When artificial sweeteners were first introduced, many overweight people were delighted. It meant being able to have the same (or similar) sweetness while consuming fewer (or even no) calories. So, weight loss would be a piece of cake (so to speak), right?
It would be nice to affirm that with a “Right!” but over time, that approach has not worked out as planned. One theory for the failure of artificial sweeteners is that they actually stimulate the appetite. So, you can fool the brain, but the body will make up the difference later.
A new study in the journal Nature gives us more to think about. The researchers looked at what 3 different artificial sweeteners — saccharine, sucralose, and aspartame — did to the bacteria in the intestines of both mice and humans. The sweeteners led to higher blood glucose levels in both groups of mammals and to many fewer colonies of “good” or “friendly” gut bacteria in some humans.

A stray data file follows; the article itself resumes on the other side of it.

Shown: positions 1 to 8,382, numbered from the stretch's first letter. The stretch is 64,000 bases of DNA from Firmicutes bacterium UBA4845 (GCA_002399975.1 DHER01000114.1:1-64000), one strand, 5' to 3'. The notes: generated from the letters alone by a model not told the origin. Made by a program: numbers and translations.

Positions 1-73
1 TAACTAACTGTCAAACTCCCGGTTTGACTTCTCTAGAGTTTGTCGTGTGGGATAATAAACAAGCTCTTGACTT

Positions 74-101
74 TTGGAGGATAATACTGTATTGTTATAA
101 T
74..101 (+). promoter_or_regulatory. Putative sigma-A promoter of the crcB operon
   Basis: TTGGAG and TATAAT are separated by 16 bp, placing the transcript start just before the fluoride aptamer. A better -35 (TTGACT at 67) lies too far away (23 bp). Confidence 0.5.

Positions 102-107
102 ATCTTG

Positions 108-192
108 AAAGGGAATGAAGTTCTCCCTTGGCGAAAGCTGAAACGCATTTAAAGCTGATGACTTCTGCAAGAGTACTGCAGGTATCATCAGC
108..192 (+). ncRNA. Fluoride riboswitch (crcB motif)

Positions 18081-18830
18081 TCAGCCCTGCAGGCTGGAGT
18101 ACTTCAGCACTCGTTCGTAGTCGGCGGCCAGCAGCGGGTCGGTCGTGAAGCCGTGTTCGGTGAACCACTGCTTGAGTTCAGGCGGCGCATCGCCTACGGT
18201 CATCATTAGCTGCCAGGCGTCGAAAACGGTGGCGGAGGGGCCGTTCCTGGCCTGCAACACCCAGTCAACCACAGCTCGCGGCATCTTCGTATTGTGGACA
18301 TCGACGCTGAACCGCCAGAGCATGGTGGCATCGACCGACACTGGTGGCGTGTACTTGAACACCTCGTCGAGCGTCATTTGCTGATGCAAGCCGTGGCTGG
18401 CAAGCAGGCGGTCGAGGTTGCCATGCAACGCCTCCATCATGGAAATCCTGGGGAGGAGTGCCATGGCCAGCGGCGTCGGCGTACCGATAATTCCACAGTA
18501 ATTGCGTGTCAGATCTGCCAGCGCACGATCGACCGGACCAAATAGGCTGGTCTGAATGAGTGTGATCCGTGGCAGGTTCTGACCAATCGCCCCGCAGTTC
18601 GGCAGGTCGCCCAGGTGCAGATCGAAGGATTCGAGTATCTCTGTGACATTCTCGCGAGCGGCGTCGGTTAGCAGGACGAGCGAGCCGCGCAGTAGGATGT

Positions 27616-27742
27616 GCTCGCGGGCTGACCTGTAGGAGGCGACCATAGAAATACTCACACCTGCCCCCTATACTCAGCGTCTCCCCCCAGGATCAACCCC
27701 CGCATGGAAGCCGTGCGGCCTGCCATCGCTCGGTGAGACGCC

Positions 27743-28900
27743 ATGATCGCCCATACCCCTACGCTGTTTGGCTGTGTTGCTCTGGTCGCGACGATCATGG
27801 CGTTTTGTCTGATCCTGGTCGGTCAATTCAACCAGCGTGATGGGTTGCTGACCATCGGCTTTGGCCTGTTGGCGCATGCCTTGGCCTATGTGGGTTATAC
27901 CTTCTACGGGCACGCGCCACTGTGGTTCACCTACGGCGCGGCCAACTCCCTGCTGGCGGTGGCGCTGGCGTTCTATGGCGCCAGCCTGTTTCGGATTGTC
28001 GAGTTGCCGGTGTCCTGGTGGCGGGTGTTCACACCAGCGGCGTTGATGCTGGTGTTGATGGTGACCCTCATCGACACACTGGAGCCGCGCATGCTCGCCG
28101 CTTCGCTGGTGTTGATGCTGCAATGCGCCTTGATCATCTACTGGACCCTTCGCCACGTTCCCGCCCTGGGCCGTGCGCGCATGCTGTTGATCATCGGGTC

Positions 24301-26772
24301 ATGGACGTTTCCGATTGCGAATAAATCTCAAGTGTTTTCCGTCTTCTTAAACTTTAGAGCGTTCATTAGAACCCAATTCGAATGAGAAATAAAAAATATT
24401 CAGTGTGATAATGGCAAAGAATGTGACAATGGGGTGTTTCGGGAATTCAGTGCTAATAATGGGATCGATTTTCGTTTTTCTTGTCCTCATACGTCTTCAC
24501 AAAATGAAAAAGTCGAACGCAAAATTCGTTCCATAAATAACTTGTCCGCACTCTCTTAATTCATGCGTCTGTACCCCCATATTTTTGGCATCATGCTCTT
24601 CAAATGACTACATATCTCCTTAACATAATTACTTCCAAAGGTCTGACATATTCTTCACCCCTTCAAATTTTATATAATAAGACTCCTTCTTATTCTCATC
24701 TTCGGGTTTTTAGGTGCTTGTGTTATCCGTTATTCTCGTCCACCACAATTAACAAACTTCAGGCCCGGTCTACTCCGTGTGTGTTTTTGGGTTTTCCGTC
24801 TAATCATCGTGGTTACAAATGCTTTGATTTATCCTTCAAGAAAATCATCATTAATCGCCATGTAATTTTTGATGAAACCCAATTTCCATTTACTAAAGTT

What is the connection, you ask? The thinking is that the “bad” bacteria bolstered by the fake sweeteners lead to an inflammatory response, which indirectly raises the blood sugar.
All of which should continue to lead us away from using artificial sweeteners or, at least, lowering our expectations of them. If we are thirsty, water should be our “go to” beverage.
This information should also increase our respect for the intestinal microbiome: those trillions of bacteria that affect our well-being more than we might realize.
Ponder that while eating some fresh vegetables!
More PediaBlog posts by Dr. Donnelly here.